Intelligence can be demonstrated ... to the extent that you believe that IQ tests are a reflection of human intelligence. However, 'intelligence' is situational, requires context and challenge, and is on a sliding scale that changes according to surrounding circumstances.

You cannot be considered smart unless you have accomplished something. And, because you can't prove a past event in words, you rely on using your observation skills at the time to deduce something noteworthy.

In my job hunting days, I enjoyed these kinds of questions ... partly because it allowed me to demonstrate skills other than j

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Intelligence can be demonstrated ... to the extent that you believe that IQ tests are a reflection of human intelligence. However, 'intelligence' is situational, requires context and challenge, and is on a sliding scale that changes according to surrounding circumstances.

You cannot be considered smart unless you have accomplished something. And, because you can't prove a past event in words, you rely on using your observation skills at the time to deduce something noteworthy.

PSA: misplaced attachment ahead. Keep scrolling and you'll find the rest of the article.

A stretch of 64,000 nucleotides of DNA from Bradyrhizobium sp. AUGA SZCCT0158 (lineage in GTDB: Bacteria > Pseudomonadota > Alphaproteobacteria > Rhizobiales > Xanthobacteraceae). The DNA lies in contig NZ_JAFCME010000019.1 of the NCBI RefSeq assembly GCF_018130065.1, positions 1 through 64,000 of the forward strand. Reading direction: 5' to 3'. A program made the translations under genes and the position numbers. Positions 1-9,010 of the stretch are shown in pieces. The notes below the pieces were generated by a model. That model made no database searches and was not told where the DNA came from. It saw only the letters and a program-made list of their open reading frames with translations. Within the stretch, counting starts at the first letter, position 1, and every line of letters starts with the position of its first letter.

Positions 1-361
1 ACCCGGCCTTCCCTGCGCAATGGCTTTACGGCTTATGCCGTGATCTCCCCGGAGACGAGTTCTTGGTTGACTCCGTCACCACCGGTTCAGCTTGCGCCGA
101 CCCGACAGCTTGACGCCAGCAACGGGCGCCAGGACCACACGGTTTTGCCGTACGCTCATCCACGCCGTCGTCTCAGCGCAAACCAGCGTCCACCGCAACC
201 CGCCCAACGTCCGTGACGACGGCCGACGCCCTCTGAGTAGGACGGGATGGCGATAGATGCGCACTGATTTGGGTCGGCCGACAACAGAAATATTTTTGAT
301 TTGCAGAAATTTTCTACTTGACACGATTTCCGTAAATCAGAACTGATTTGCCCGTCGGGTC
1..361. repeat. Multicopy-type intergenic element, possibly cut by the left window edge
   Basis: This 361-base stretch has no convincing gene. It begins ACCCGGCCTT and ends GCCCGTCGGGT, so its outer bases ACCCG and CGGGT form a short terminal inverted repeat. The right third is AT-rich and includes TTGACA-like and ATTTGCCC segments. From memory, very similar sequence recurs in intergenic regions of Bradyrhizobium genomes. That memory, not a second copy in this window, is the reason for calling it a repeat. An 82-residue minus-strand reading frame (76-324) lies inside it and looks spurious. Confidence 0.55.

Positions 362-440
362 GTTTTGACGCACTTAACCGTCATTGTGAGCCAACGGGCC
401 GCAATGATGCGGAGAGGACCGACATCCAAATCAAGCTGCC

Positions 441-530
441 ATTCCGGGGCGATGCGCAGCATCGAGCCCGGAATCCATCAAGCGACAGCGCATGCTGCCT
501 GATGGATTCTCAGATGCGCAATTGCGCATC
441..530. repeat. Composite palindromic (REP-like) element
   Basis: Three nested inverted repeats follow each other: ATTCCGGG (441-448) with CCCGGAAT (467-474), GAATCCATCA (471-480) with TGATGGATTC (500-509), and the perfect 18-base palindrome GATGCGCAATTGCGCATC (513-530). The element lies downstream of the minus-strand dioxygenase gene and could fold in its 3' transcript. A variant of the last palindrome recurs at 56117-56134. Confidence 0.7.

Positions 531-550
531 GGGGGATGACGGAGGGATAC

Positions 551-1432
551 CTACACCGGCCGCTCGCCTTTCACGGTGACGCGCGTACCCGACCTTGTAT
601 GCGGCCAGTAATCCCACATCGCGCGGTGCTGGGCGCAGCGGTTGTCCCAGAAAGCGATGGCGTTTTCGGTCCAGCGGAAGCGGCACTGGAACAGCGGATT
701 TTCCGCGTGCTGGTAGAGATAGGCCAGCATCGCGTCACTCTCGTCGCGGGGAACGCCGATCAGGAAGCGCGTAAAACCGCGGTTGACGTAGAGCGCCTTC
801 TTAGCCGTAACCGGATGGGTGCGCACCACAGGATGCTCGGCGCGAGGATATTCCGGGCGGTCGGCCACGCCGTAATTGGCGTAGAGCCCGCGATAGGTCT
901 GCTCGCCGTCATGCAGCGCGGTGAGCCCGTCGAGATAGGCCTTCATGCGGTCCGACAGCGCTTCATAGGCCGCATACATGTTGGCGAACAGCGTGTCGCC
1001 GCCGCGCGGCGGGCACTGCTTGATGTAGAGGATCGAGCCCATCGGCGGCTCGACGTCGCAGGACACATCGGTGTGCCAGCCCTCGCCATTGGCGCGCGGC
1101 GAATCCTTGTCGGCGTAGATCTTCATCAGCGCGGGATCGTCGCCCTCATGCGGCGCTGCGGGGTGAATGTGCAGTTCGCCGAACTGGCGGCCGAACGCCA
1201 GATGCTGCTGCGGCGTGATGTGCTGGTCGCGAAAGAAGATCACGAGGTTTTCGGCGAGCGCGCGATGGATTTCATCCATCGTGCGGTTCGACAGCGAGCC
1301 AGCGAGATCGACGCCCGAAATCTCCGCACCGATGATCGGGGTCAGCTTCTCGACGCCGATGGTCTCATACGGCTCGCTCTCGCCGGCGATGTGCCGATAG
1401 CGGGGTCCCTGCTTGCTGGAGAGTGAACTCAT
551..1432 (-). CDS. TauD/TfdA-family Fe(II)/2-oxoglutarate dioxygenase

In my job search days, I enjoyed these kinds of questions ... partly because it allowed me to demonstrate skills in addition to 'intelligence'.

I was once asked why I thought the interviewer wanted to see my academic records. Hearing the question, I was able to mediate my answer. “Normally, I suppose you need to meet a performance benchmark… but since you asked that question, what you are probably looking for is an improvement in grades over time. This would suggest a greater interest in the profession that would continue within the workplace ”.

If you want other people to recognize that you are smart, your best option is to prove it. Interviewers don't (or shouldn't) ask this question without providing some support. Search the room for a problem that needs to be solved. It could be a notice, a conveniently placed part document, a diagram on a whiteboard ... something you can evaluate and discuss (even if you have to ask a few probing questions first).

This dialogue will go a long way toward demonstrating your intelligence, as well as your way of working within a team. It will turn what could have been a credible story into a memorable event that connects you directly to the job you hope to land.